We are migrating from one database structure to another - very slowly. The system is MySQL. There are two databases. For example's sake, we will call the databases old_db and new_db. Both databases have tables that will need to be synchronised for around a year whilst the business's application is migrated from the old db to the new db.

Again to slim down the example, we have one table in the old database, called: old_db . myoldertable, new_db . mynewtable.


primary_id, Date, amount, unneedded_column1, unneedded_column2 ... and so-on

primary_id, date, amount, old_table_primary_id

They look similar in structure, but this is simplified.


  • If I put an insert/update/delete trigger on both tables, I will end up in a recursion loop. This is because the tables need to be synchronised, so the insert / update / delete triggers need to be on both tables.


  • Must be 100% MySQL. Cannot use a programming language for this.
  • The new and old database tables must be synchronised immediately if either have rows that are inserted/updated/deleted.
  • Daily / hourly updates are NOT an option. Again, must be synchronised immediately.


  • Ideas to break possibility of recursion for all three insert / update / delete scenarios.
  • Any other ideas.


So far I have looked at

  • One solution I have explored is replacing the old table with a view. However, our new database has two tables (or more) where the old database had only one table. Views, in MySQL cannot be writeable to more than one base table. Also views cannot have triggers in MySQL.

    • I also looked at using a UUID that represents the last update. I would create a column in both tables to contain a Unique ID. Making sure that both tables contain the same UUID as part of the triggers. However, this does not stop recursion.
  • To be blunt, this sounds like a disaster waiting to happen. It seems like whoever is architecting this application upgrade doesn't fully grasp how much this is going to put their data at risk, and that's where I'd be focusing my attention. Back to the question, though... could you do this in such a way that both applications are using the same tables? That would simplify your triggers drastically and reduce the risk of records getting out of sync. Commented May 11, 2013 at 2:17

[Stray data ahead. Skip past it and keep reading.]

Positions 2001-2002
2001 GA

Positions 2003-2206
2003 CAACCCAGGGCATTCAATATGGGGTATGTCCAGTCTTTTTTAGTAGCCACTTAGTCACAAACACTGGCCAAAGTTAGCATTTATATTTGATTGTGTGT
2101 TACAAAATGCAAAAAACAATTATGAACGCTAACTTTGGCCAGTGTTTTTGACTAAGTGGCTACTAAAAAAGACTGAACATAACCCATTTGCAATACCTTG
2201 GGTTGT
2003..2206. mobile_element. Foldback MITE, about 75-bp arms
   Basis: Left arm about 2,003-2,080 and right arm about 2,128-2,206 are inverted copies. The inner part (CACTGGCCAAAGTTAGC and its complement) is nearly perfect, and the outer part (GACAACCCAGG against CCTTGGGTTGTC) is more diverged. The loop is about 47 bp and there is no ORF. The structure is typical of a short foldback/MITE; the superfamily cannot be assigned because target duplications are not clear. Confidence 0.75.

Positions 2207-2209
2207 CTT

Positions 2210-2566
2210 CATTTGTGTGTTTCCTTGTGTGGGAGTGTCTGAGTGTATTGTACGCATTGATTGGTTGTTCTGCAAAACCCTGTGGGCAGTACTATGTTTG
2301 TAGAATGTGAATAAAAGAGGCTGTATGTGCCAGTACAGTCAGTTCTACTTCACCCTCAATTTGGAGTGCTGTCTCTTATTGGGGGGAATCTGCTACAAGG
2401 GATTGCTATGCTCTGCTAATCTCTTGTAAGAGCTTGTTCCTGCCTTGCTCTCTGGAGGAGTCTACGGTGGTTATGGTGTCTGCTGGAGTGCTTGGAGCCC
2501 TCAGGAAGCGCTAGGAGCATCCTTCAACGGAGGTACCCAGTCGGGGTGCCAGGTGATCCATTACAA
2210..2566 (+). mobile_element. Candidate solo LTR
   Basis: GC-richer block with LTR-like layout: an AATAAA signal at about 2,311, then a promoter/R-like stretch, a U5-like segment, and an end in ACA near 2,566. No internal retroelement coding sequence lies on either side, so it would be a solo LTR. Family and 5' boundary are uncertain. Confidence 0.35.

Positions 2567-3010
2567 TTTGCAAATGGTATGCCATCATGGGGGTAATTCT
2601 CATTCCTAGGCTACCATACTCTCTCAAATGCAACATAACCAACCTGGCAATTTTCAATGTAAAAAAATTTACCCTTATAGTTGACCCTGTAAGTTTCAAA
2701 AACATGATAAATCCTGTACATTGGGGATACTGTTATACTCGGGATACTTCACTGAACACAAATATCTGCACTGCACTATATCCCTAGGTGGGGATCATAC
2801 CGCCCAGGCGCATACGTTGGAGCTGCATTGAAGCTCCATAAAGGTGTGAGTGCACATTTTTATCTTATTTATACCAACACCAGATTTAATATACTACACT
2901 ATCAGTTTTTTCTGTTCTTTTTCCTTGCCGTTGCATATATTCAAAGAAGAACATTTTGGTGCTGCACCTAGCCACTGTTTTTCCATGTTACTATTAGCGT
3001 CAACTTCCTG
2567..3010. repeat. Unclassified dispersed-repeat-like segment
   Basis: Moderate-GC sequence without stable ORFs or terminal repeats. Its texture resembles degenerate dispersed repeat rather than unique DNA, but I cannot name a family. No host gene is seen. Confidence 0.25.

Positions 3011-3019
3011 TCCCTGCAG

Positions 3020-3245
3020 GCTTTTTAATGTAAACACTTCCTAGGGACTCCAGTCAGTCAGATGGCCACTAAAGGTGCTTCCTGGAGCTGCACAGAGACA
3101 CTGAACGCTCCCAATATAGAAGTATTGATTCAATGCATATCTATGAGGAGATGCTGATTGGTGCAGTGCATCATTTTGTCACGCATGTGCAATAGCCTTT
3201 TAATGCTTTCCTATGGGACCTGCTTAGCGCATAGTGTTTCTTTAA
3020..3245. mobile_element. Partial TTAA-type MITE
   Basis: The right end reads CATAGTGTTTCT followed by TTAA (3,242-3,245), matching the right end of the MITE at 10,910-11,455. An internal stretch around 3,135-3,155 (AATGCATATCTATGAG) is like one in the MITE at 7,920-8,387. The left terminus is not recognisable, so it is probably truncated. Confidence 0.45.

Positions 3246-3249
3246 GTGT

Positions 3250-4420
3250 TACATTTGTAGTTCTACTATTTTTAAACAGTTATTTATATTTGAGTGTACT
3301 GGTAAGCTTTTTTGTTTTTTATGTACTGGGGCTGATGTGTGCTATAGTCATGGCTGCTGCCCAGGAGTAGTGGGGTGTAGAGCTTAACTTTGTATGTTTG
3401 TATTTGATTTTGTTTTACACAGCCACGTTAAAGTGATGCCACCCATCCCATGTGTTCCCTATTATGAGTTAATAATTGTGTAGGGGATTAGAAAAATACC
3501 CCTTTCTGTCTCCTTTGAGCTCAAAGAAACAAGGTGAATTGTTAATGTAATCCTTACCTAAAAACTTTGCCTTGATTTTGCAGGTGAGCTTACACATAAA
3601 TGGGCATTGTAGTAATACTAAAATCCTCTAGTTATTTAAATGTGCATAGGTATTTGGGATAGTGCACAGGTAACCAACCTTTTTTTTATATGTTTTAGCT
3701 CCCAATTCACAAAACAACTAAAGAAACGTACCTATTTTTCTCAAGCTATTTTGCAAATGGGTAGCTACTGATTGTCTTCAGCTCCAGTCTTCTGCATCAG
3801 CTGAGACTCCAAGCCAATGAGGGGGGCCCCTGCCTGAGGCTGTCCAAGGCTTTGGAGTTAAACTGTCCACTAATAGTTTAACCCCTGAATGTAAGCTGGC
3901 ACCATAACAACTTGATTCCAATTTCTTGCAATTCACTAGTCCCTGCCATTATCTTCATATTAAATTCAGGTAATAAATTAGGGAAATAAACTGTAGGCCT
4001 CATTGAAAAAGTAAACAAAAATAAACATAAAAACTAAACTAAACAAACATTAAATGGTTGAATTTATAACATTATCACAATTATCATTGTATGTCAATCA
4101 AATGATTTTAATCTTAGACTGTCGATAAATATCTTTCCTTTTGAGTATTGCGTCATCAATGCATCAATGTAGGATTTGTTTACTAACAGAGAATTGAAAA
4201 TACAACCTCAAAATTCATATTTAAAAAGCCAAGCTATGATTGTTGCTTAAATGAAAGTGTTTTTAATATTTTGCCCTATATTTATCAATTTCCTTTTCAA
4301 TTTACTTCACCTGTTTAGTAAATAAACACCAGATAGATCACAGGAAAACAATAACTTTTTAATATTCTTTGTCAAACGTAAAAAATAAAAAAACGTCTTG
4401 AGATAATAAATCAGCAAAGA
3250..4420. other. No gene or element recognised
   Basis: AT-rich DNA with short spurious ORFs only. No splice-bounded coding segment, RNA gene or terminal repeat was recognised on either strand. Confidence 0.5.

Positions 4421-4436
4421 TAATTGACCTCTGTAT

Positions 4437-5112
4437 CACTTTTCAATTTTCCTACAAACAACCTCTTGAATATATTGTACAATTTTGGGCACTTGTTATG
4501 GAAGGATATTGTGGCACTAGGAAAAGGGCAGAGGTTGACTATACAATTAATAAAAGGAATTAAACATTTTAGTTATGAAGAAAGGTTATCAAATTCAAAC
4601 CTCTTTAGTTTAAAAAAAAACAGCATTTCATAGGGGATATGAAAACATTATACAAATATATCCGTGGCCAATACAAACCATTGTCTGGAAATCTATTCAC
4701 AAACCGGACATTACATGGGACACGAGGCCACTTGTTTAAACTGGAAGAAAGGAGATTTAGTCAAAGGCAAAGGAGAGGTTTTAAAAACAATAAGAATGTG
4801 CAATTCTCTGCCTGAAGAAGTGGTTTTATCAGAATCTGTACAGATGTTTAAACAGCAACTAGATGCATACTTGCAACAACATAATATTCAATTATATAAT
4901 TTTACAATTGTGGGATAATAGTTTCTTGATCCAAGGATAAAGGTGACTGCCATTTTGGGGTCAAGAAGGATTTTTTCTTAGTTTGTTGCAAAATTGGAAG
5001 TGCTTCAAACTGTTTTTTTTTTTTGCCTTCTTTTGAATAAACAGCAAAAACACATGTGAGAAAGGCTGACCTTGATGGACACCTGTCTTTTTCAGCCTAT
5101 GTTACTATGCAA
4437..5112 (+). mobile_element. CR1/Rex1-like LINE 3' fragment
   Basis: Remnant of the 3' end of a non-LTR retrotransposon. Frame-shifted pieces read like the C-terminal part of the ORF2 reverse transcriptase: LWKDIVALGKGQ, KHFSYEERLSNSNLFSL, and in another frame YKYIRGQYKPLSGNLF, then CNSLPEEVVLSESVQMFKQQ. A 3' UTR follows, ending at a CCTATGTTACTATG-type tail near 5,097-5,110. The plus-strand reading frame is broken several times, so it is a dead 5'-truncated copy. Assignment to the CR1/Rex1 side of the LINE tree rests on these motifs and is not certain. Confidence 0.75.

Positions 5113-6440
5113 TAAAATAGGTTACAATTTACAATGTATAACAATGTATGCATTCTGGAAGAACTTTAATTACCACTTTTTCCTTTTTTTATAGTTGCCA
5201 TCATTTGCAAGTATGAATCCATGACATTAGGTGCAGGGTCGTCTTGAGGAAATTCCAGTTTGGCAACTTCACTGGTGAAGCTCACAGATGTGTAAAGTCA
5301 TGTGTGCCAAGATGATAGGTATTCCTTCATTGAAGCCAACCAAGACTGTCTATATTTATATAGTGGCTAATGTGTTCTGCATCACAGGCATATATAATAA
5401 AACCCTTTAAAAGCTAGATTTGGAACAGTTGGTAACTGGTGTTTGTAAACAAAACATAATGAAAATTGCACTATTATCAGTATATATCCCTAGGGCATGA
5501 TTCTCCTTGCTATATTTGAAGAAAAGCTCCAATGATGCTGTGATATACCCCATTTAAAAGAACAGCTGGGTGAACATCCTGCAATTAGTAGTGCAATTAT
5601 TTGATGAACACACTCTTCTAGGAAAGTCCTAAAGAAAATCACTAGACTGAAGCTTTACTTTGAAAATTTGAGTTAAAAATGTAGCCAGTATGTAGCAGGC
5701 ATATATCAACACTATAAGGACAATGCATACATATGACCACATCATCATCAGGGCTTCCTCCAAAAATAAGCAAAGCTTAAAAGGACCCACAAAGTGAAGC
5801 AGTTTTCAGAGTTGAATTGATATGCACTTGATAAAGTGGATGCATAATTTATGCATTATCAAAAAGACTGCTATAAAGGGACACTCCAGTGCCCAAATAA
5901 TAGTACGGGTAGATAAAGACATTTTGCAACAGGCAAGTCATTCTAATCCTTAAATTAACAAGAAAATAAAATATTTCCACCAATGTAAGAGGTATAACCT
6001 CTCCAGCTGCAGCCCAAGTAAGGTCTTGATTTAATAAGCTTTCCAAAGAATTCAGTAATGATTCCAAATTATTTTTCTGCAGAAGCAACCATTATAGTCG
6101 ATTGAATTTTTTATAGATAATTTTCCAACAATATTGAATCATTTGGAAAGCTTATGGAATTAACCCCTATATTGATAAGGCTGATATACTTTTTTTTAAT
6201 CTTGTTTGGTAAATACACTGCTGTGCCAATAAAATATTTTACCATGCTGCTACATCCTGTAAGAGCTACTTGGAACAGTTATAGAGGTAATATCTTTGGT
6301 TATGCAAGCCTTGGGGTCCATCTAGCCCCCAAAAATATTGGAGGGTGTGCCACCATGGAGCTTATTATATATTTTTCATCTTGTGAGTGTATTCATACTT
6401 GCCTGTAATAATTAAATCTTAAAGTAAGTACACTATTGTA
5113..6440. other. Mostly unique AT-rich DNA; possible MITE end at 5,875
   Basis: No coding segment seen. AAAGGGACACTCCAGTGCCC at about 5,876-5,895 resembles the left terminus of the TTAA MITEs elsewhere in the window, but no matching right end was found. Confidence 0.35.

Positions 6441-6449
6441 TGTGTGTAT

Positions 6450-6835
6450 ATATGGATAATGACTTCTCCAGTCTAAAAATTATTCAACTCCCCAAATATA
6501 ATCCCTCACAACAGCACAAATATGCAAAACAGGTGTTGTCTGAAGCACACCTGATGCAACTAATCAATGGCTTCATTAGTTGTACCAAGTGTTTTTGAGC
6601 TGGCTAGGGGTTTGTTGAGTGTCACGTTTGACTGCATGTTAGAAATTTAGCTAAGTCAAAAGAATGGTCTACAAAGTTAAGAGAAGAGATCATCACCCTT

2 Answers 2


I concur with @NathanJolly, this is a potential data nightmare and seems ill-advised... but there is a way to implement this that is, at least conceptually, fairly straightforward.

You need not worry about the possibility of recursion in triggers, because this won't happen... MySQL doesn't support it.

I built this fiddle that creates tables t1 and t2, each of which has an AFTER INSERT trigger that tries to insert the record into the other table... then tries to do an insert. Theoretically, there's a potential for recursion, but MySQL prevents this:

ERROR 1442 (HY000): Can't update table 't1' in stored function/trigger because it is already
                    used by statement which invoked this stored function/trigger.

So it won't run in a loop, but it still throws an exception. Technically, it's not trigger recursion causing the exception, because we haven't actually gotten that far... it's the fact that the trigger in t2 tries to modify table t1, which was involved in the currently-executing statement.

Then again, technically, it's not just the recursion of the triggers we need to avoid -- we have to stop one step before that -- if the client modifies t1, the t1 trigger modifies t2, then t2's trigger needs to not even try to do anything to t1 (including, but not limited to, firing the trigger again on t1).